Scope and Contents
|The Stoppard papers consist of typescript and holograph drafts, revision pages,
outlines, and notes; production material, including cast lists, set drawings,
schedules, and photographs; theatre programs; posters; advertisements; clippings;
page and galley proofs; dust jackets; correspondence; legal documents and financial
papers, including passports, contracts, and royalty and account statements;
itineraries; appointment books and diary sheets; photographs; sheet music; sound
recordings; a scrapbook; certificates; artwork; minutes of meetings; and
publications, all ranging in date from 1939 to 2000, but primarily from 1970 to
2000. The material is organized in five series: I. Works, circa 1960-2000, undated
(122 boxes); II. Works about Stoppard, 19-1999, undated (2.5 boxes); III.
Correspondence, 1954-2000, undated (21.5 boxes); IV. Legal and Personal Material,
1939, 1944, 1966-2000, undated (8 boxes); and V. Works by Other Authors, 1967-1994,
undated (3 boxes).
|Nearly all of Stoppard's major plays, screenplays, teleplays, and radio plays are
represented in some form, along with many of his lesser-known works and some that
were never produced. Stoppard's short stories are not well documented in the
collection, although his only novel, Lord Malquist and Mr.
Moon, is represented. For many works, materials from first or early
drafts through various revisions, production, further revisions, and publication
present, reflecting Stoppard's practice of rewriting passages of his work
continuously. Many of the typescripts are the result of Stoppard's dictation to
typist via cassette tape. Stoppard's revision process continues even after a play
has begun production and been published. Page proofs, galleys, and typesetting
typescripts show changes made in subsequent editions after the initial publication
of a work.
|For many of the works represented in the collection, Stoppard has maintained
correspondence files, including production files and fan mail, separate from his
general correspondence files, although similar materials may be found in both
locations. Correspondence filed under a title usually consists of letters from
people involved in various phases of a production, or from people praising or
commenting upon the work. Reviews and articles about a work accompany the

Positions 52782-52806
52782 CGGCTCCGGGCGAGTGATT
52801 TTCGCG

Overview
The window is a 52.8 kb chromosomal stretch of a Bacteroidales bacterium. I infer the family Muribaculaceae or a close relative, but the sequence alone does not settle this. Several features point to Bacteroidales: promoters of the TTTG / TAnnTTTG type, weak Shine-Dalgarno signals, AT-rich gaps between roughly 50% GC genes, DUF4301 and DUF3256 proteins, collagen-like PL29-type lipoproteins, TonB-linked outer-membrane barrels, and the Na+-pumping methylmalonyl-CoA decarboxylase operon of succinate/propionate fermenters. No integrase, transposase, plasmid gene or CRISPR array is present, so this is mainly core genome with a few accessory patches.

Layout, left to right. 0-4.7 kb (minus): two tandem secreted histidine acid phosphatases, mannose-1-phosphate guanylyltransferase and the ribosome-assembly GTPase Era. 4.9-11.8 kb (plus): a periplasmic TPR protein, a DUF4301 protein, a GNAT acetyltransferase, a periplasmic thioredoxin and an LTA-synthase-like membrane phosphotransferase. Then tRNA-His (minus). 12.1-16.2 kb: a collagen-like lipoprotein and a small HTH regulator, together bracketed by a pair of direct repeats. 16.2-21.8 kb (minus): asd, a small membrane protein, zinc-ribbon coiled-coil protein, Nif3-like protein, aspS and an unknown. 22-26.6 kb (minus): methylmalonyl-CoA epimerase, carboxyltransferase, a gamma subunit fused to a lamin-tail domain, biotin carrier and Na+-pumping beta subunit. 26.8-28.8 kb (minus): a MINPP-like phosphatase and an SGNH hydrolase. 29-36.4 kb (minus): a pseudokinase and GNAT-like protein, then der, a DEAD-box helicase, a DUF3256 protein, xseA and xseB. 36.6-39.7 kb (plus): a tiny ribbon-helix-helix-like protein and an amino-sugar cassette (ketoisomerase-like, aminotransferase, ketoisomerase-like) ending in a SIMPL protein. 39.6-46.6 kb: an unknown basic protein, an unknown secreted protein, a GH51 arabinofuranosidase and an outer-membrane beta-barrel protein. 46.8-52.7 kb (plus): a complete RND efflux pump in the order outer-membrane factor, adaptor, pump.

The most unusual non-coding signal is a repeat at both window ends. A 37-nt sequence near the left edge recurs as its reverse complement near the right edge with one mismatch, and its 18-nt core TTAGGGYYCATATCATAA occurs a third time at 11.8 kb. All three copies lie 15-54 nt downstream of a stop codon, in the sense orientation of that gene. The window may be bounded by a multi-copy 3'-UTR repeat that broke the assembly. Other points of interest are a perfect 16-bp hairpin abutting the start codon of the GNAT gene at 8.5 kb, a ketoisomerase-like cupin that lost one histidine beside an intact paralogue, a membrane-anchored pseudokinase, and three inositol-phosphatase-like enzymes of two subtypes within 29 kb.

manuscripts, and are located under that title. When Stoppard collaborates with
writers, he works with them on a sequential basis rather than concurrently, and
amount of involvement varies by situation. Stoppard often is involved in film
projects anonymously. For example, he often provides input on scripts sent to
Stephen Spielberg, Mike Nichols, and Kathleen Kennedy.
|Stoppard's career as a journalist is not as well documented in the collection as his
playwriting career. However, through the years Stoppard has continued to write
occasional pieces for various periodicals, and many of those are present. Folders
reviews and articles by Stoppard, some accompanied by letters from editors, are
located at the end of the Works series. Additional articles by Stoppard about
political issues are located in his "Russia File" in
the Correspondence series. Most correspondence from editors of periodicals is
with the general correspondence.
|Correspondence in the collection relates almost exclusively to Stoppard's career
rather than to his personal life. Most of the correspondence is letters from people
involved in productions of his plays, as well as translators, journalists,
periodical editors, fellow playwrights, and admirers of his work. Nearly all of
letters have brief notations, made mainly by Stoppard and his secretary Jacky
Matthews, recording any responses. Photocopies of some outgoing letters, usually
dictated by Stoppard to his secretary, are housed with the incoming correspondence.
Of particular interest is Stoppard's correspondence with Anthony C. H. Smith;
covering an approximate 30-year span, these letters trace Stoppard's writing career
from its beginning. Letters from Stoppard's agent, Kenneth Ewing, cover the years
1962-87 and also follow the rise of Stoppard's career. Correspondence from Faber
Faber, Stoppard's primary publisher, discusses publication of Stoppard's books
includes printed dust jackets. Other significant correspondents include Ed Berman,
Dirk Bogarde, Noël, Carr, Michael Codron, Guy Dumur, Lady Antonia Fraser,
Michael Frayn, David Hare, Glynn Boyd Harte, Michael Horovitz, Ilya Levin, Bryan
Magee, Trevor Nunn, Laurence Olivier, Harold Pinter, Ned Sherrin, and Kenneth
All correspondents in the Stoppard collection may be found in the Index of
|Stoppard's interest in human rights issues is reflected throughout the collection.
Correspondence with many human rights organizations, files on Czechoslovakia and
Russia, and material from his work organizing the Roll Call at the National Theatre
reveal the extent of his involvement in these issues. Through his contacts with
political dissidents, Stoppard became friends with Czechoslovakian playwright
politician Václav Havel. Correspondence with and about Havel, copies of his
works, and material from Stoppard's translation of Havel's Largo Desolato were originally grouped together. The correspondence has
been separated and added to the Correspondence series, while Largo Desolato material has been housed with other works by Stoppard.